As a side note, another interesting point raised here is the idea of Google using Search Quality Raters. This is something that’s often forgotten about or even unknown in our industry. This adds the proof-checking / human element to their algorithm, where Search Quality Raters manually conduct real searches to evaluate sites that rank in the top positions for random subsets of queries using Google’s Search Quality Guidelines for reference. While Search Quality Raters do not impact the ranking sites for the searches they conducted directly, they provide feedback that may be used to fine-tune Google’s search algorithms later down the line, thus impacting the examined sites indirectly.
We’re overcomplicating search
Gary alludes to the idea that SEOs tend to overcomplicate search two times throughout his AMA.
The first is during the discussion I outlined above, where /u/Darth_Autocrat was discussing the prevalence of engagement metrics in the ranking algorithm. To summarise his thoughts,Gary simply responded with “search is much more simple than people think”.
The second time is when Gary is asked by /u/seo4lyf on his opinion on the future of SEO and whether links will continue to play an important role. He ignores the latter and advises SEOs to go “back to the basics, i.e. MAKE THAT DAMN SITE CRAWLABLE”.
However brief Gary can be, it’s these tidbits that I particularly enjoyed from his AMA. I find his tendency to be short and need to explain matters in a simplified form to be rooted in the idea of not overcomplicating web search for the sake of it. As Andrey Lipattsev so concisely put it, SEO can be distilled down to content and links. In an age where AI and machine learning is only growing – as are conspiracies in broader search ranking factors (behavioural metrics being a part of this) – I think it’s easy to get blindsided and start conspiring about other factors at bay. However, as a purist, it’s reassuring to hear that the fundamentals still hold considerable weight.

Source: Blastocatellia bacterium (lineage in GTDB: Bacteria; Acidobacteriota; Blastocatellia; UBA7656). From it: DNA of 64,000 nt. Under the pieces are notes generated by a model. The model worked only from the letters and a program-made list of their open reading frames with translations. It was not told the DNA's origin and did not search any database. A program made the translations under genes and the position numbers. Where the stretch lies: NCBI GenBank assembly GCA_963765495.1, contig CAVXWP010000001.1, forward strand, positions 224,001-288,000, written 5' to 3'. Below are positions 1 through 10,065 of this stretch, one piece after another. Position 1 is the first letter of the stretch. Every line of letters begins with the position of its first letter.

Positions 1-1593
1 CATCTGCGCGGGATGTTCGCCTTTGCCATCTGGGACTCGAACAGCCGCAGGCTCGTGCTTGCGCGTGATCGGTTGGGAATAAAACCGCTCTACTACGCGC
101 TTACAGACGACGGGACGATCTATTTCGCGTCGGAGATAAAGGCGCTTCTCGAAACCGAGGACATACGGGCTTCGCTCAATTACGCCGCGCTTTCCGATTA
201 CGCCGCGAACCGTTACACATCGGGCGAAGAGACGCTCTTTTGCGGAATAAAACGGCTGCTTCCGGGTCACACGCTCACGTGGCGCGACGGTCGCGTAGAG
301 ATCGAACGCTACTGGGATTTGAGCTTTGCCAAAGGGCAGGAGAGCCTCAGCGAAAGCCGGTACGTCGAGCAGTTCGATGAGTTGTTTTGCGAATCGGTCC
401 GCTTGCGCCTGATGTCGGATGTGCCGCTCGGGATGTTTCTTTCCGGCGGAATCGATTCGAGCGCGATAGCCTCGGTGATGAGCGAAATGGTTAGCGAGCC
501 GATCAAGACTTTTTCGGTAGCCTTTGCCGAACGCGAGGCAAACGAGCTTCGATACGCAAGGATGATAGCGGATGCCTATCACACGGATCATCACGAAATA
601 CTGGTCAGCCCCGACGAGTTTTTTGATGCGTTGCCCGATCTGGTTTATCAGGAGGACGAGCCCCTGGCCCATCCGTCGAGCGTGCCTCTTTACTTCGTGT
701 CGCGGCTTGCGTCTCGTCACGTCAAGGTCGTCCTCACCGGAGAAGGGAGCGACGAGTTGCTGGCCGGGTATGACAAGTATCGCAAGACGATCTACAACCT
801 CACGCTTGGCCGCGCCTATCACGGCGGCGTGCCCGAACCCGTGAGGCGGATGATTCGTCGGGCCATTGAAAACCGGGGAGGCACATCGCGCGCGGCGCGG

Search beyond the blue links
As SEOs, we tend to get fixated on web search. That is the “All” tab on the traditional SERP where the standard blue links are listed. However, during Gary’s AMA, he mentions how Google Images and Video is something we often overlook.
When being asked whether there’s anything that most SEOs tend to overlook/not pay attention to Gary replied;
“Google Images and Video search is often overlooked, but they have massive potential.”
Again, this medium of search is nothing new, but it’s intriguing to see nothing more “modern” being advised here in its place, like voice search as an example. Instead, it’s this “back to basics” mentality that Gary employs throughout his AMA.
Use of directories and their impact on search
At Impression, we’re big fans of hierarchical site structures, be that through virtual URL structures, considered internal linking or both. Gary subtly touches upon this during his AMA, mentioning exactly how Google uses sub-folders in search.
They’re more like crawling patterns in most cases, but they can become their own site “chunk”. Like, if you have a hosting platform that has url structures example.com/username/blog, then we’d eventually chunk this site into lot’s of mini sites that live under example.com.
Of course, this is a very logical and ultimately, an unsurprising approach for Google to undertake. I often see SEOs further capitalising on this by similarly segmenting their XML sitemap index and utilising several child sitemaps governed by their sub-folder structure.
What is insightful though is how the original question was weighted more towards content and whether folder-level signals impact this, presumably hinting towards an increased topic authority by incorporating this approach.
Do you have any folder level signals around content, or are the folders used potentially more for crawling/patterns?
As you can see from his answer above, Gary largely ignores this and concentrates more on crawler patterns. This alludes to the flip-side of site hierarchy, i.e. information architecture and how content links together, regardless of URL naming conventions. While these two concepts often get confused, internal linking is the more suited to communicating topic authority as it’s directly involved with PageRank.
Rounding up the AMA
This is only a snapshot of Gary Illyes’ AMA but covers the points I found most interesting. While Search Engine Land also covered their key takeaways, it’s worth delving into the thread yourself to understand absolutely everything that’s discussed. These types of insights don’t come around all that often, so it’s well worth your time to read.
What were your key takeaways? Do you have any thoughts on the takeaways I shared above? Let me know via Twitter where we can continue the conversation.